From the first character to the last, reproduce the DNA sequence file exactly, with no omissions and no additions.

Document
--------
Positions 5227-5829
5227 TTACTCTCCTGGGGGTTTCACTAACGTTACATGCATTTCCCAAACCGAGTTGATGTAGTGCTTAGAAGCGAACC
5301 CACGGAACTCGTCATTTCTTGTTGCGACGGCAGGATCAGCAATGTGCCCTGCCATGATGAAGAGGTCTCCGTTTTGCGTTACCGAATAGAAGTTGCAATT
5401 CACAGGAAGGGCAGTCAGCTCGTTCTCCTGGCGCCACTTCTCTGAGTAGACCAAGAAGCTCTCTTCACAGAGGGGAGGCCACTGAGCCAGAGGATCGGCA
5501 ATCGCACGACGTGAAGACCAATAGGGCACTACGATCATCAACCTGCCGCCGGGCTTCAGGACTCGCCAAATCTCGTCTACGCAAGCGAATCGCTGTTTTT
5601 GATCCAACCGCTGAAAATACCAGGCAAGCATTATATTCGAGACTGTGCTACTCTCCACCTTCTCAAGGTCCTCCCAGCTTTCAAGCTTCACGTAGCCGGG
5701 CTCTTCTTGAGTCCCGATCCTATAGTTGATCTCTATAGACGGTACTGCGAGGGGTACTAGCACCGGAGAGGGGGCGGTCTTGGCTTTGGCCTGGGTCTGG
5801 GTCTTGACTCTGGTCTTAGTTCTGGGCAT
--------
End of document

Positions 5227-5829
5227 TTACTCTCCTGGGGGTTTCACTAACGTTACATGCATTTCCCAAACCGAGTTGATGTAGTGCTTAGAAGCGAACC
5301 CACGGAACTCGTCATTTCTTGTTGCGACGGCAGGATCAGCAATGTGCCCTGCCATGATGAAGAGGTCTCCGTTTTGCGTTACCGAATAGAAGTTGCAATT
5401 CACAGGAAGGGCAGTCAGCTCGTTCTCCTGGCGCCACTTCTCTGAGTAGACCAAGAAGCTCTCTTCACAGAGGGGAGGCCACTGAGCCAGAGGATCGGCA
5501 ATCGCACGACGTGAAGACCAATAGGGCACTACGATCATCAACCTGCCGCCGGGCTTCAGGACTCGCCAAATCTCGTCTACGCAAGCGAATCGCTGTTTTT
5601 GATCCAACCGCTGAAAATACCAGGCAAGCATTATATTCGAGACTGTGCTACTCTCCACCTTCTCAAGGTCCTCCCAGCTTTCAAGCTTCACGTAGCCGGG
5701 CTCTTCTTGAGTCCCGATCCTATAGTTGATCTCTATAGACGGTACTGCGAGGGGTACTAGCACCGGAGAGGGGGCGGTCTTGGCTTTGGCCTGGGTCTGG
5801 GTCTTGACTCTGGTCTTAGTTCTGGGCAT